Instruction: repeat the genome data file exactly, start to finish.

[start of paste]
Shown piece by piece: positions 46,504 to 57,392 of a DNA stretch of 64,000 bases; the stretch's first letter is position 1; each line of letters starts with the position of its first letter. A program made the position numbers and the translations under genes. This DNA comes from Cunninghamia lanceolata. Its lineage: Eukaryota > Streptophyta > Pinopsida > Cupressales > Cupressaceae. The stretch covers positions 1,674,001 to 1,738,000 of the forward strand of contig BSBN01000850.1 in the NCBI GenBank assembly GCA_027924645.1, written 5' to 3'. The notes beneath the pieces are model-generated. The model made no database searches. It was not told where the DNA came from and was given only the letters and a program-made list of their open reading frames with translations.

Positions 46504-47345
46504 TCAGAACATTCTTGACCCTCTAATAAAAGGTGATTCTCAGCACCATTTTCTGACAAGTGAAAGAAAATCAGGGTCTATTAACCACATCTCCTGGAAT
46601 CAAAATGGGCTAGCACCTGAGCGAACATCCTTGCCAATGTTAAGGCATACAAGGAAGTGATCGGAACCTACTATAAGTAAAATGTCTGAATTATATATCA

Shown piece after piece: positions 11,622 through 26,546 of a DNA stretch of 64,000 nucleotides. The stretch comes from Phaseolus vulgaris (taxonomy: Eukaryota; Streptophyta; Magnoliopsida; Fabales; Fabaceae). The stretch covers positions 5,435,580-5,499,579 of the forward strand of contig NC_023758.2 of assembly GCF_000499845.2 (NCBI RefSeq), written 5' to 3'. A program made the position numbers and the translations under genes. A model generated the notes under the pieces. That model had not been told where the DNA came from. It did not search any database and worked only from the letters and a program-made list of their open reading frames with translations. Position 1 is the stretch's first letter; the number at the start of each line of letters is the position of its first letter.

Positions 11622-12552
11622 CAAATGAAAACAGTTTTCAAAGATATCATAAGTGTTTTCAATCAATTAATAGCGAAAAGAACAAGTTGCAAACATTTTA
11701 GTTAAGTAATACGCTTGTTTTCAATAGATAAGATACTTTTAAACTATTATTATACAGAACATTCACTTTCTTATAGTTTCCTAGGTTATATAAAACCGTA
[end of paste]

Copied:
Shown piece by piece: positions 46,504 to 57,392 of a DNA stretch of 64,000 bases; the stretch's first letter is position 1; each line of letters starts with the position of its first letter. A program made the position numbers and the translations under genes. This DNA comes from Cunninghamia lanceolata. Its lineage: Eukaryota > Streptophyta > Pinopsida > Cupressales > Cupressaceae. The stretch covers positions 1,674,001 to 1,738,000 of the forward strand of contig BSBN01000850.1 in the NCBI GenBank assembly GCA_027924645.1, written 5' to 3'. The notes beneath the pieces are model-generated. The model made no database searches. It was not told where the DNA came from and was given only the letters and a program-made list of their open reading frames with translations.

Positions 46504-47345
46504 TCAGAACATTCTTGACCCTCTAATAAAAGGTGATTCTCAGCACCATTTTCTGACAAGTGAAAGAAAATCAGGGTCTATTAACCACATCTCCTGGAAT
46601 CAAAATGGGCTAGCACCTGAGCGAACATCCTTGCCAATGTTAAGGCATACAAGGAAGTGATCGGAACCTACTATAAGTAAAATGTCTGAATTATATATCA

Shown piece after piece: positions 11,622 through 26,546 of a DNA stretch of 64,000 nucleotides. The stretch comes from Phaseolus vulgaris (taxonomy: Eukaryota; Streptophyta; Magnoliopsida; Fabales; Fabaceae). The stretch covers positions 5,435,580-5,499,579 of the forward strand of contig NC_023758.2 of assembly GCF_000499845.2 (NCBI RefSeq), written 5' to 3'. A program made the position numbers and the translations under genes. A model generated the notes under the pieces. That model had not been told where the DNA came from. It did not search any database and worked only from the letters and a program-made list of their open reading frames with translations. Position 1 is the stretch's first letter; the number at the start of each line of letters is the position of its first letter.

Positions 11622-12552
11622 CAAATGAAAACAGTTTTCAAAGATATCATAAGTGTTTTCAATCAATTAATAGCGAAAAGAACAAGTTGCAAACATTTTA
11701 GTTAAGTAATACGCTTGTTTTCAATAGATAAGATACTTTTAAACTATTATTATACAGAACATTCACTTTCTTATAGTTTCCTAGGTTATATAAAACCGTA